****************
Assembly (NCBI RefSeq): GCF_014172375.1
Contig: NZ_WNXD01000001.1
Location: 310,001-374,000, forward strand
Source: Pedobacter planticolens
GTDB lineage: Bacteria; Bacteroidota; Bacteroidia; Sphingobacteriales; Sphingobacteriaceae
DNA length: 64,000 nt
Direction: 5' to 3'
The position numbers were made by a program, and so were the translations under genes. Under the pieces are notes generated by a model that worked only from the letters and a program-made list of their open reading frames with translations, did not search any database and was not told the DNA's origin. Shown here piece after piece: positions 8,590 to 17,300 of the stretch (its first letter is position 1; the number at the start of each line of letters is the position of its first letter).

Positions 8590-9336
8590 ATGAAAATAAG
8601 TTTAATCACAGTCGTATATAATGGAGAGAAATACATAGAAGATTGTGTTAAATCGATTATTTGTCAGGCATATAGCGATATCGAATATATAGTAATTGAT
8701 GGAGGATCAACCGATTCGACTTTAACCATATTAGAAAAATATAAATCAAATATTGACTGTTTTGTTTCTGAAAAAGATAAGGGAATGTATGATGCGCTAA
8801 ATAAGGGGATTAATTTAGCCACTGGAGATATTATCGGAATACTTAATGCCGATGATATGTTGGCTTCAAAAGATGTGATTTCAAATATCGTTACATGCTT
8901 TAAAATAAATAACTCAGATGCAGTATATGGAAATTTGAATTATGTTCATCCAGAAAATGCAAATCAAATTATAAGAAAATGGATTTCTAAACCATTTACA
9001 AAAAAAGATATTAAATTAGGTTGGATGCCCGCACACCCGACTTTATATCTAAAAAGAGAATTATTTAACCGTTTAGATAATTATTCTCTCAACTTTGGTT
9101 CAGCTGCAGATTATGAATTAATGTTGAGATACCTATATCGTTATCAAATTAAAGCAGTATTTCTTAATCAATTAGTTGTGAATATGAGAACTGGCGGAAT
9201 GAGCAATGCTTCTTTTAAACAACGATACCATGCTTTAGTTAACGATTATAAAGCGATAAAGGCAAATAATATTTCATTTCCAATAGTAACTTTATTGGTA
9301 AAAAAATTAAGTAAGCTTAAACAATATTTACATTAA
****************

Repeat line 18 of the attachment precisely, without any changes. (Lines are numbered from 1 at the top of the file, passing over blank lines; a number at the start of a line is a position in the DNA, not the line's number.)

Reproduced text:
9301 AAAAAATTAAGTAAGCTTAAACAATATTTACATTAA